The Garden’s web pages explain: “…. an opportunity for practical horticulture for adults with a learning disability. GROW stands for Garden-Recycle-Organics-Wildlife …. The GROW Project provides a sympathetic workplace-type environment that uses horticulture therapy to deliver training and work experience ..…”.

This part of the garden was well occupied on the day of our visit in mid-October, families wandering, children looking at things – an easy relaxed atmosphere .The flowering season was over for most species but earlier in the year: “… you will find fruit trees, vegetable plots, wild flowers, bulbs, herb beds, a bug hotel to encourage insect life, and much, much more. For children the wooden bears at the tee pee and Jungle Path are looking forward to welcoming you!”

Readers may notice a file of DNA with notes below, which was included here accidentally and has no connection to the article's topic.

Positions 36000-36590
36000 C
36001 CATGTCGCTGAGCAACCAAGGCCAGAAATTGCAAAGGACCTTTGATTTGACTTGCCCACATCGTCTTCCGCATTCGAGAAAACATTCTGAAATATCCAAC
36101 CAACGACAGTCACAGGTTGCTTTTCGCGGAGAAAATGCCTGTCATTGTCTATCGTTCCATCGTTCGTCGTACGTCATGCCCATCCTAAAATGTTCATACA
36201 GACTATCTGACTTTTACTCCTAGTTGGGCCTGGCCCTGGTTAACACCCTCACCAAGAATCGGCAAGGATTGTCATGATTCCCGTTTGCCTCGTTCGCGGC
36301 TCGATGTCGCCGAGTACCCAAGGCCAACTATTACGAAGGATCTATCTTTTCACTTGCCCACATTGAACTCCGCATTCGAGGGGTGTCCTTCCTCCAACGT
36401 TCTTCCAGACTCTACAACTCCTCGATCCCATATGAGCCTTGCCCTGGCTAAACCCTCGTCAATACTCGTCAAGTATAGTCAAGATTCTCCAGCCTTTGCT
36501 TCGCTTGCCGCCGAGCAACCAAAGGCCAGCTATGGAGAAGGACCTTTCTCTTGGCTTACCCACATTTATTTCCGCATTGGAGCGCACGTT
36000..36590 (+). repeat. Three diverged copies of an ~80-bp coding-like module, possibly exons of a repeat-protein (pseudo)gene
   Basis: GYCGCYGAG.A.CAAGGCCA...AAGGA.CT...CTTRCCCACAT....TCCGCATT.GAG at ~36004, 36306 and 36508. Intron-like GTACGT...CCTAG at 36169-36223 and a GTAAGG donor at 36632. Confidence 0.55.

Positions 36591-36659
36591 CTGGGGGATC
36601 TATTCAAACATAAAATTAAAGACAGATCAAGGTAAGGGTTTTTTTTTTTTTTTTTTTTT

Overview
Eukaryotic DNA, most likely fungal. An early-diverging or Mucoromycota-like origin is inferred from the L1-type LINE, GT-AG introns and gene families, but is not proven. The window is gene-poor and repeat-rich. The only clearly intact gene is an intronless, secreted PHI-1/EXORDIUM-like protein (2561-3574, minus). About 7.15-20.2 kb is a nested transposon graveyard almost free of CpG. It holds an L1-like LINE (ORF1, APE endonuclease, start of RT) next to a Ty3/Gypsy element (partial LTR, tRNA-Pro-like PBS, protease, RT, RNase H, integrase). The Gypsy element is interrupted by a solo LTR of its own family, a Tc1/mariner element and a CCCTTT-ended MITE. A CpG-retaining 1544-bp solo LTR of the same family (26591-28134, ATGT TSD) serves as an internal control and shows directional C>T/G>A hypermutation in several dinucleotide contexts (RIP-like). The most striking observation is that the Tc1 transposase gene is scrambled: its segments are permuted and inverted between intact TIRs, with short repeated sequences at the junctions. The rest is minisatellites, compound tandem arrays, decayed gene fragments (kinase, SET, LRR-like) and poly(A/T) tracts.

Tree fern, insect residences, stack of cross cut tree trunk and fish pond, the first and last under the glass, at Inverness Botanics, December 2022 (

G.R.O.W. has won formal support from public and private funds, including over £20k in 2021 from the Inverness Common Good Fund to buy around 50 m of raised beds to give people a comfortable working height [5]. The food produced by G.R.O.W is sold on site or else donated to Inverness Foodstuff [6].


Here’s an extract from the Garden’s web pages …

“Our volunteers play a vital part in many aspects of the smooth running of the Gardens. Over the last few years they have spent many hours on the various tasks to assist our gardeners. Inside and outside they help with many horticultural tasks and maintaining our woodwork, paths and glasshouses.”

Follow the links below for more information about becoming a volunteer.

The blog from Marr Communications gives  more on the history, activity and aspirations of G.R.O.W and the Botanics [7].

The hanging threads of the epiphyte Tillandsia usneoides consist of many short thin leaves on long stems (inset) taken late July 2022 (gk images).